So lets start simple and break down each one.

Amp Controls

how to play electric guitar

Every amp is different, and some have hundreds of different buttons which do crazy things.

However 90% of guitar amps will have these controls.

The ‘Gain’ knob

  • This controls how much overall distortion you want. The more the knob is turned down the less you have, more its turned up the more distortion you have.

The ‘Bass’ knob

  • This controls how ‘bassy’ you want your amp to be. This can come in really handy for when you want to sound huge! But use it sparingly. The ‘Bass’ control adds a lovely thud to your guitar sound.

The ‘Middle’ knob

  • This controls the ‘mids’ of your guitar. This adds thickness to your sound and really helps you cut through in a band! You may find the more you turn it up the ‘honkier’ your guitar sound gets.

The ‘Treble’ knob

  • This controls how bright you want your guitar to sound. This is really good for clean sounds, as it adds ‘sparkle’ to your guitar.

The ‘Presence’ knob

  • A lesser known tone control, however really important as it adds more brightness to your sound. It’s like the treble control, but more. Really great for those funky crisp guitar lines.

The ‘Master/Volume’ knob

  • This controls the overall level or output of your guitar. Make sure this one is turned up nice and loud. 🙂

Dialling in the perfect tone

Now we understand what our amp does, let’s look at getting a great guitar sound.

We’re going to look at two guitar sounds.

  1. A super high gain sound, perfect for metal or rock.
  2. A jangly clean sound, great for pop or indie.

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The ‘Super High Gain’ Sound

Sometimes your amp may have a separate channel for your distortion, make sure you check you are on the right channel before you dial in your sound.

You would use this sound in a rock song or a metal song.

how to play electric guitar

Notice how the gain isn’t all the way up, it’s only just over half way. This is super important, as if we have too much distortion our guitar sound can get lost and will often sound messy.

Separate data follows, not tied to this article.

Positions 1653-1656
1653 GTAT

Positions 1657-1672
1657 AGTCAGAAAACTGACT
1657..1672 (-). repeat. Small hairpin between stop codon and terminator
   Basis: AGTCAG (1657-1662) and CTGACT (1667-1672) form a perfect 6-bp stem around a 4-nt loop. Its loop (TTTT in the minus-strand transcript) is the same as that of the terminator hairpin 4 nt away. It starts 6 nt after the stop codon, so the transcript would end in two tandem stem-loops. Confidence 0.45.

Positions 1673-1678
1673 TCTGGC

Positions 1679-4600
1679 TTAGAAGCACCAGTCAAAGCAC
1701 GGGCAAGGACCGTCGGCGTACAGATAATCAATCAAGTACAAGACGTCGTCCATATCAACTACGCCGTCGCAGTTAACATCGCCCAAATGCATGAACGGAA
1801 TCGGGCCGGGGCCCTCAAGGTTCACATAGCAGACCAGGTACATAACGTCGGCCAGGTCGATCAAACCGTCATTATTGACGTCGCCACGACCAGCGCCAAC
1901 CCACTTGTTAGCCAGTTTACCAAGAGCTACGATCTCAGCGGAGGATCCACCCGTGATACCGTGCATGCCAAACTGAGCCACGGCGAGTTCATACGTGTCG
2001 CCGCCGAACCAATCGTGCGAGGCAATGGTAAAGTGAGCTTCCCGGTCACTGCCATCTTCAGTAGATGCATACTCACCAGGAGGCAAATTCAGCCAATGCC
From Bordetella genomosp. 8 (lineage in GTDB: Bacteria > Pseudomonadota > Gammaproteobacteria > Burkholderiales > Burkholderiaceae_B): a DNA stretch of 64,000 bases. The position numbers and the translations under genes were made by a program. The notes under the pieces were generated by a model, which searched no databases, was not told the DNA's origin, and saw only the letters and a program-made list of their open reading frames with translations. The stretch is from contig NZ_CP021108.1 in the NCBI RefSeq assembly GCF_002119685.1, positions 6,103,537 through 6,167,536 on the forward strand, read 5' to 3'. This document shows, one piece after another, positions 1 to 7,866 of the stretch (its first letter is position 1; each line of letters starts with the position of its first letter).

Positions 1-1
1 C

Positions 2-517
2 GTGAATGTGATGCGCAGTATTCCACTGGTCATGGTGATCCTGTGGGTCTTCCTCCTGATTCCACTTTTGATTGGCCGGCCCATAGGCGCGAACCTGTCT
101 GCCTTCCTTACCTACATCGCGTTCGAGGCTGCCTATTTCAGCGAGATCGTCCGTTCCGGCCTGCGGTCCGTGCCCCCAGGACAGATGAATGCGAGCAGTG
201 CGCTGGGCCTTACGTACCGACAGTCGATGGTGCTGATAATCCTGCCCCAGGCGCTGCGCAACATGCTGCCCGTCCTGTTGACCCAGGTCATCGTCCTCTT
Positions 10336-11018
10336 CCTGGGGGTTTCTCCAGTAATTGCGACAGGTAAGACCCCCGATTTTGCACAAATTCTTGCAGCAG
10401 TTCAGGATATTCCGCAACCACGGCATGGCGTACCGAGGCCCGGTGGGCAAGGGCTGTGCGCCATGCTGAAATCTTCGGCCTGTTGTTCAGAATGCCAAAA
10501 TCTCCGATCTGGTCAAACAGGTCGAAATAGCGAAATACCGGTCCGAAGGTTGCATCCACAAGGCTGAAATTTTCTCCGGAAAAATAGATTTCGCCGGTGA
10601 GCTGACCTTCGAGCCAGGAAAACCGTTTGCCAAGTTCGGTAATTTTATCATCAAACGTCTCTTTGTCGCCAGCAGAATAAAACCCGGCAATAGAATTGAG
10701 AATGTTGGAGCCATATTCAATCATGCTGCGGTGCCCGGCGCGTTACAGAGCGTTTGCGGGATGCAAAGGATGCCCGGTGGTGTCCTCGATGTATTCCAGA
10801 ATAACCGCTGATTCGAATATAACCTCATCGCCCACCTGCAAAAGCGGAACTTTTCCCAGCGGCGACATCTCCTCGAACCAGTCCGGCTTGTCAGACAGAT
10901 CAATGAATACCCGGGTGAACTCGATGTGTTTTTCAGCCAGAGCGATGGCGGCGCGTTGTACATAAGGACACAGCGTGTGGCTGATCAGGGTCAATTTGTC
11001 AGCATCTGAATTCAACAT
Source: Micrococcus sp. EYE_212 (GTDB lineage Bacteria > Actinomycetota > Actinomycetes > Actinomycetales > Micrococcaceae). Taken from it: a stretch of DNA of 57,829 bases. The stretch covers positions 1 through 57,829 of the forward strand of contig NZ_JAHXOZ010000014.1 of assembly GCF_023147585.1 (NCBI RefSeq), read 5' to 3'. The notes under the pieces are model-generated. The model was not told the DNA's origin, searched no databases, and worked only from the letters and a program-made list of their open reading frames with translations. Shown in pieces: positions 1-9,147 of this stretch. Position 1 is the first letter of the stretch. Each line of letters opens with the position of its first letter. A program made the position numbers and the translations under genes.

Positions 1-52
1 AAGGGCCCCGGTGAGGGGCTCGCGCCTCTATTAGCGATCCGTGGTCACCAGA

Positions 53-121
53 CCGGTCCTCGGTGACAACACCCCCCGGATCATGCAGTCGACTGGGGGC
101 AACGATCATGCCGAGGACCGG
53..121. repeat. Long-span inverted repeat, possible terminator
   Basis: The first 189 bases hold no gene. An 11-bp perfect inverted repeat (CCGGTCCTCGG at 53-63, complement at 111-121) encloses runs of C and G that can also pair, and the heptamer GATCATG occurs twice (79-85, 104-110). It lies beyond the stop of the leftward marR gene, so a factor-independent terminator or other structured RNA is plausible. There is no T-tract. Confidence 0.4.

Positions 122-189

I’ve also used a bit of bass to give our guitar sound some low end and some middle and treble to make it nice and clear!

You can adjust volume to taste.

Here’s what it sounds like.

The ‘Crystal Clean’ Guitar Sound

Playing with tons of distortion is one of the most fun things you can do on the guitar, but sometimes it’s nice to chill out and play some clean guitar.

This sounds great playing Beatles songs or modern indie.

Here’s how you would dial in your amp to get this classic tone.

how to play electric guitar

Notice how the gain is relatively low, we want minimal to no distortion.

As well, I’ve used less Bass and mids. But more treble and presence to get a nice sparkle.

Some amps also have reverb, this works great as it adds some ambience to our already awesome guitar sound. (I added a touch here to enhance my clean sound.)

Adapting Chords for Electric Guitar

Even though the Electric guitar is very similar to an Acoustic Guitar. A number of chords sound better on Electric than Acoustic and vice versa.

One key chord type which is essential for Electric Guitar is the power chord.

This is a chord which isn’t used very often on Acoustics, however we hear this all the time on Electric Guitars.

The ‘Power Chord’

This is a chord which only uses two notes and sounds absolutely huge on an Electric Guitar.

There’s nothing more satisfying than hitting a huge power chord through a loud distorted amp!

how to play electric guitar

The main reason for playing power chords on Electric Guitar rather than open chords, is they have a beefier sound.

Let’s take a look at a few power chords and compare them with our open chords.